Accessibility links

US, Iranian Foreign Ministers to Meet in Geneva

U.S. Secretary of State John Kerry steps aboard his aircraft, Nov. 3, 2013.

U.S. Secretary of State John Kerry steps aboard his aircraft, Nov. 3, 2013.

U.S. Secretary of State John Kerry is going to Geneva Friday to meet with Iranian Foreign Minister Mohammad Javad Zarif on the sidelines of talks over Iran's nuclear program. The surprise meeting comes amid reported progress on limiting Iran's uranium enrichment in exchange for easing some of the sanctions imposed because of concerns about Tehran's atomic ambitions.

Kerry and Zarif will meet with European Union foreign policy chief Catherine Ashton at a time when an EU spokesman says the talks about Iran's nuclear program are entering "a serious phase."

When Kerry and Zarif first met on the sidelines of the United Nations General Assembly in September, it was the highest-level talks between the United States and Iran since the 1979 Islamic revolution, and led to a telephone call between U.S. President Barack Obama and Iranian President Hassan Rouhani.

A senior administration official traveling with Kerry says he is going to Geneva "in an effort to help narrow differences in negotiations."

A different senior U.S. official says the basic idea of those negotiations is to pause Iran's nuclear program, perhaps for six months, to provide time for talks on a longer-term agreement. In return, the official says, the international community would ease some sanctions.

Kerry is going to Switzerland from Israel, where he told President Shimon Peres Wednesday that "on Iran, our eyes are wide open."

"Our hope is that Iran will understand that this is a simple obligation: Show the world that you are pursuing a peaceful program. It’s not that hard. Lots of other nations do it. So we will remember our friends and their interests, and we will be very thoughtful and careful as we proceed," Kerry said.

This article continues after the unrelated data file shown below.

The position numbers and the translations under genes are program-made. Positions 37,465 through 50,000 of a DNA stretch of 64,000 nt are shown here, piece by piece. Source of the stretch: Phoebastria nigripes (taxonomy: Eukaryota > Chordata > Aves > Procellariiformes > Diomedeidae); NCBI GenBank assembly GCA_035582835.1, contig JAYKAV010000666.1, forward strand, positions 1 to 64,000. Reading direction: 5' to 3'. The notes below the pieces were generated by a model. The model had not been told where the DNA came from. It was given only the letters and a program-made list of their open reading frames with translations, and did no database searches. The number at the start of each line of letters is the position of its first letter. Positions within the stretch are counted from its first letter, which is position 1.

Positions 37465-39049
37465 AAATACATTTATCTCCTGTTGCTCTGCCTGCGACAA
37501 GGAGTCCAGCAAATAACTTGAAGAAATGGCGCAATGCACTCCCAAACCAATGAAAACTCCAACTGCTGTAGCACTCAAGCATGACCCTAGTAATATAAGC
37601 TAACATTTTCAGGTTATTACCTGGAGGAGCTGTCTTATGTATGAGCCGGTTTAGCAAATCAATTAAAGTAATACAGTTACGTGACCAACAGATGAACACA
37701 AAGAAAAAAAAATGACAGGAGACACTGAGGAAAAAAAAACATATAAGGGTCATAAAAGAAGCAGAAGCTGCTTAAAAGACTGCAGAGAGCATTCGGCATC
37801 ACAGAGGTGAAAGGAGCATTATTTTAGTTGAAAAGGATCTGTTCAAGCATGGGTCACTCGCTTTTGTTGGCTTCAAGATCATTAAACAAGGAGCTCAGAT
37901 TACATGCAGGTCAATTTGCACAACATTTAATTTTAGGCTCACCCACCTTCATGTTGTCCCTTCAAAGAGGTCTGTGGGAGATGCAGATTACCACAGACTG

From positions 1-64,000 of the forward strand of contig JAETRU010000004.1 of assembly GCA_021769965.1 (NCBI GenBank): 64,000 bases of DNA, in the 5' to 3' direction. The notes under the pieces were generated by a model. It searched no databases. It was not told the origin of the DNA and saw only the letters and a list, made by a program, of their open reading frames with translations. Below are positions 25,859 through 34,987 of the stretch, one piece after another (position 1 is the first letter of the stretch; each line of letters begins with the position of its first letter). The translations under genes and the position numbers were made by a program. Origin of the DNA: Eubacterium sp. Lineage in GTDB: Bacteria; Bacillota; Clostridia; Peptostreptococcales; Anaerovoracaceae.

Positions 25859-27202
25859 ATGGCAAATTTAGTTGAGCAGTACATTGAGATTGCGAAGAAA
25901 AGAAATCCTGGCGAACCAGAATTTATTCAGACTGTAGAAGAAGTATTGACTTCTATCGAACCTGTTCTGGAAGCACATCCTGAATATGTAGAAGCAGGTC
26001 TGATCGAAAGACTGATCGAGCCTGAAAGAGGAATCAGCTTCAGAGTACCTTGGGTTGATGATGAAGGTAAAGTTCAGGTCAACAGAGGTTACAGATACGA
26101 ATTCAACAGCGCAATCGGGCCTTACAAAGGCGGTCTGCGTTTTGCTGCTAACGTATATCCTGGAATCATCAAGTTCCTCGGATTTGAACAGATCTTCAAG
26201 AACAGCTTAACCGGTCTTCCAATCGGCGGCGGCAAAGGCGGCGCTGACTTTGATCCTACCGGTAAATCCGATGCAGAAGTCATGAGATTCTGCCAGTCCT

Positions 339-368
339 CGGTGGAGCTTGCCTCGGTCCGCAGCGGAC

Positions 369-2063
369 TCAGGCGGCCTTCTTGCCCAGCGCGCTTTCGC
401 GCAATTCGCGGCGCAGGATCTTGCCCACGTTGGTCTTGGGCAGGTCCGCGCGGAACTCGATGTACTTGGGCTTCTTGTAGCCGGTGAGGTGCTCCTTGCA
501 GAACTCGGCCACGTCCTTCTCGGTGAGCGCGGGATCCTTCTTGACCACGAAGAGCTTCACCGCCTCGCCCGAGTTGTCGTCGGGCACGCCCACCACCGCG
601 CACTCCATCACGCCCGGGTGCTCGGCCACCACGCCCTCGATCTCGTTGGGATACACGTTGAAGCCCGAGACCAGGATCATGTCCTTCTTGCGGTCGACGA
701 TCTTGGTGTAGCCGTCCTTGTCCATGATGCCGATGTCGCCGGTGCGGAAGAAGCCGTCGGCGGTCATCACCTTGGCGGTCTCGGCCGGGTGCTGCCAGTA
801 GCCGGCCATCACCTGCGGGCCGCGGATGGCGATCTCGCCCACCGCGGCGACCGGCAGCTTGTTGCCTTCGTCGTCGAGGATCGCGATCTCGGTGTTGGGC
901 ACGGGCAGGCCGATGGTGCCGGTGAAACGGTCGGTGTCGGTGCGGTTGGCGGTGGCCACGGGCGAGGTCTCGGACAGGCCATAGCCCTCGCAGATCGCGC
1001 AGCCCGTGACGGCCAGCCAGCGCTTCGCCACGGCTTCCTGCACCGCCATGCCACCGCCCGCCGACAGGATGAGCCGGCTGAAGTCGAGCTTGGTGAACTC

Israeli Prime Minister Benjamin Netanyahu questions Iran's sincerity, saying international pressure should be increased because he says Iran is increasing its uranium enrichment. Netanyahu wants Iran to be forced to close its plutonium reactor and fully dismantle what he says is its nuclear weapons program.

"If this is achieved, I’d welcome it. I’d be very worried of any partial deals that enable Iran to maintain those capabilities but begin to reduce sanctions," Netanyahu said.

Israel says it reserves the right to strike Iran militarily to prevent it from developing an atomic bomb. Kerry repeated the long-held U.S. vow that Washington will never allow Iran to have nuclear weapons.

Iran says it has no intention of developing such weapons. But parts of its program go beyond what experts say is needed for nuclear power and research, and that it could be only months away from producing enough highly enriched uranium to build a nuclear bomb.

Zarif said last week that Iran's new government is working to dispel those concerns because "even a perception that Iran is seeking nuclear weapons is detrimental" to Iranian security.